How was your week?


Normally I wouldn’t consider Saturday to be the first day of the week, but in Swahili, “Jumamosi” is a portmanteau of the words for “week” and “one.” I still have two months left in Tanzania, so I better play by the rules! This Saturday, we had three classes: Swahili, Wildlife Ecology, and Wildlife Management. Our wildlife professors gave us hints for what our field work will be like in our upcoming expedition to Tarangire National Park. I am so stoked, because our first field exercise will be an elephant ecology study! It’s hard to believe that my college assignment is to drive around and find elephants and observe them.

On my day off today, I went to a batik painting class in Rhotia, the village where our campus is. Batik is kind of like print making, but with paint on cloth. The artist sketched some patterns for us, and I chose to do a giraffe with Kilimanjaro in the background. In batik, the lightest colors are painted first, and then wax is spread over those areas so the cloth doesn’t absorb any more color. Darker colors are painted next, then wax, then darker colors, then wax, until all the cloth is painted. The final step is to spread wax over the whole cloth, crack the wax, then fill the cracks with paint to give the piece a washed, tie-dyed appearance. I’m normally very impatient with art, but I’m happy with how mine turned out!


Today we drove to Selela, a village about an hour away from our campus. We spoke with a village leader about the land use plan the village developed four years ago and saw how the plan was working today. Selela divided their land into four areas: grazing, residential, forestry, and agriculture. There are strict rules about where livestock can graze, how much firewood people can take from the forest, and for other practices so the village can be more sustainable. I was very intrigued to see how communities are taking environmental issues to heart, even when they often struggle with other basic needs like having enough clean water. It’s very inspiring to see that change is possible, and people are responding to the changes that Tanzania is facing.


I woke up extra early today, but for a great reason: we are leaving for our first expedition in Tarangire National Park! We left campus and saw zebras and giraffes from the highway before we even entered the park’s boundaries. As soon as we arrived, we started our elephant ecology exercise. We would stop at all the elephants we saw (which made me so happy!), and would record traits like sex, tusk length, temporal gland secretion, and estimated age. It’s been a dream of mine to see elephants in the wild, and we saw so many huge herds, adorable babies, and enormous bull elephants marching on their own.


In the afternoon, we conducted a survey on what animals tourists would stop and observe. Usually, everyone would drive right by the zebras and impalas, sometimes stop for elephants and giraffes, but would always stop for cats. At one point, we recorded that 17 cars stopped to observe lions eating an impala alongside the river. We were also lucky enough to see a cheetah! I got pretty good at taking photos on my phone using my binoculars.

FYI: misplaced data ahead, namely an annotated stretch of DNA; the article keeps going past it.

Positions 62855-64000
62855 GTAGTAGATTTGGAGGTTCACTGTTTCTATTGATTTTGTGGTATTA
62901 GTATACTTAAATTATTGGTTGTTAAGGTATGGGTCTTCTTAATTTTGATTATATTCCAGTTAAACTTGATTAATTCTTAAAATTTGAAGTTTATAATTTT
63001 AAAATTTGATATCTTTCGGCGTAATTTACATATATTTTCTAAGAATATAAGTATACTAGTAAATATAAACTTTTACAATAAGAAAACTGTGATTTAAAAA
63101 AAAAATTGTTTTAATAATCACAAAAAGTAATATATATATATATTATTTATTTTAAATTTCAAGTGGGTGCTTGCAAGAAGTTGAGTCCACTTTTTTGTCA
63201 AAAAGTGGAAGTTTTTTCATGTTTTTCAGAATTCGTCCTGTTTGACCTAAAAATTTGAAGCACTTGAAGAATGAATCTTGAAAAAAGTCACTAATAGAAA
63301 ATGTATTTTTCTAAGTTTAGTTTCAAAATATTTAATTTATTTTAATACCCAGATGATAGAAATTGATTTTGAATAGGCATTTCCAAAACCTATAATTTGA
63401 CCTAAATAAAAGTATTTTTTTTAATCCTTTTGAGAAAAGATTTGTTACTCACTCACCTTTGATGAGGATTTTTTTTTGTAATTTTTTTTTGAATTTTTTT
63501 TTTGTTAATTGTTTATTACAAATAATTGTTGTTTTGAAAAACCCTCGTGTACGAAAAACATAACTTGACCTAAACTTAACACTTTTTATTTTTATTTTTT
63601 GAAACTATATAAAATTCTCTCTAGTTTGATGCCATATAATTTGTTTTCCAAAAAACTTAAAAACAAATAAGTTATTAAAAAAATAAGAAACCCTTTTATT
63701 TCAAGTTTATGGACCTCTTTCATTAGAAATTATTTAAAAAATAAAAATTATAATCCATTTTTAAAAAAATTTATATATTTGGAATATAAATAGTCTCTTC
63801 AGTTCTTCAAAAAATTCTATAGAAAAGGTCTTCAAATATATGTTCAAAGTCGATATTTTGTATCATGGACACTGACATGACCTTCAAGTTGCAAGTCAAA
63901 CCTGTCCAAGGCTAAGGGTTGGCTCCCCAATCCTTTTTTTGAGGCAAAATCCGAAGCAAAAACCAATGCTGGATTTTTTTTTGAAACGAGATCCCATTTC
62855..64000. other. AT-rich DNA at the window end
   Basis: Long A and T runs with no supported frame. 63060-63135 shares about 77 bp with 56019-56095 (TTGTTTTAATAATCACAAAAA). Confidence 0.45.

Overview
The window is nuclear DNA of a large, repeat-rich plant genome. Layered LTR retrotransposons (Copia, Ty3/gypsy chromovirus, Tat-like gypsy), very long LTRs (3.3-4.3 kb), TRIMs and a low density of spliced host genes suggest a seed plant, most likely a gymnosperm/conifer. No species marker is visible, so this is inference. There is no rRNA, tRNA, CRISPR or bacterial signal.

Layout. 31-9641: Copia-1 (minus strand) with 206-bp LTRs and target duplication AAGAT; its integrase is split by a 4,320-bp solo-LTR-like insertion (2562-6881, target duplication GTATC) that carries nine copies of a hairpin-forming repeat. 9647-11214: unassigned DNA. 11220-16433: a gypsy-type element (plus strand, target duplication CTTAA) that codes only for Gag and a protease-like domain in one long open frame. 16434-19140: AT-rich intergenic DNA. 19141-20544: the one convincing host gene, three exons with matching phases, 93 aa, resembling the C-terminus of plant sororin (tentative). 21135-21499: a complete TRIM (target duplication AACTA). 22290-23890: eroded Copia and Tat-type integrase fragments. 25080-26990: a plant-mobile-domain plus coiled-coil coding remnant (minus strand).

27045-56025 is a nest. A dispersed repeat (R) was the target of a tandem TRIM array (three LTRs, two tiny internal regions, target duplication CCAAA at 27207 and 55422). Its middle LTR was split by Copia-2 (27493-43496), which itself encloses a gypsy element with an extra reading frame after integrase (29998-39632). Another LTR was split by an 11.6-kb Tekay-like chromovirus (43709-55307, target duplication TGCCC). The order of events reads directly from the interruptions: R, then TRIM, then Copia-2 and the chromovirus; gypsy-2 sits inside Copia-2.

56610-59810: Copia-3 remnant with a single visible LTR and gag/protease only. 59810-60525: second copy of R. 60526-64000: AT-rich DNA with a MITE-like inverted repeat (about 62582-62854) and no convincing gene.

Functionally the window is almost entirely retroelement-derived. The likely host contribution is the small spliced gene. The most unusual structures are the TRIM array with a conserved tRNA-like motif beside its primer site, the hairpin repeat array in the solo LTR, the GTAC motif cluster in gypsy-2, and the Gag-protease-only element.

On our second day in the national park, we conducted a mammal count in the morning and the same tourist survey in the afternoon. For the mammal survey, we stopped for every mammal we saw, and recorded ostriches too because they are really cool. It was amazing to stop and observe nearly everything within sight, from mongooses to bat-eared foxes to giraffes to dik-diks. After lunch, we observed tourists again and in doing so, found more lions, leopards, and another cheetah! We were told that it’s super rare to see so many of these animals, and I’m so grateful that I had the chance to see them in my only two days at Tarangire.

Instead of more animal surveys, today we conducted interviews with people living in the wildlife corridor just outside of Tarangire National Park. We had local guides who would translate the locals’ responses, and we talked a lot about human-wildlife conflict. People living in these areas frequently face problems like elephants raiding their crops or hyenas attacking their goats. Many families have tried to protect themselves from these events, like fencing in their agriculture and livestock, but it doesn’t always work. Many of the interviewees asked us how we are going to help, and one couple even told me to remember the problems they face when we go back to America at the end of our semester. Working to solve these kinds of issues is why I’m studying abroad here, and this visit was very meaningful and motivating. If we want wildlife to survive, the first step is to help the people that interact with them most.


On the last day of our expedition, we visited the Burunge Wildlife Management Area (WMA), which is a new concept in dealing with wildlife conservation. Instead of the government being responsible for establishing protected areas, responsibility is given to a community local to the place needing protection. The goal of WMAs is to have people directly benefit from wildlife and realize their importance on a broader scale. Almost 20 of these areas exist in Tanzania in varying stages of development, and I am optimistic about their success. There is an existing attitude that wildlife is just for tourists who can afford to go see them, and the protected areas like national parks and game reserves just reduce the amount of resources available to Tanzanians. I hope WMAs can help change this attitude, and in the process, protect and conserve more wildlife.

So how was my week? Magical, busy, humbling, and inspiring. It’s crazy to me that this is just one week in our 15-week semester, and we still have so many adventures ahead of us!

→ Wildlife Management in Tanzania

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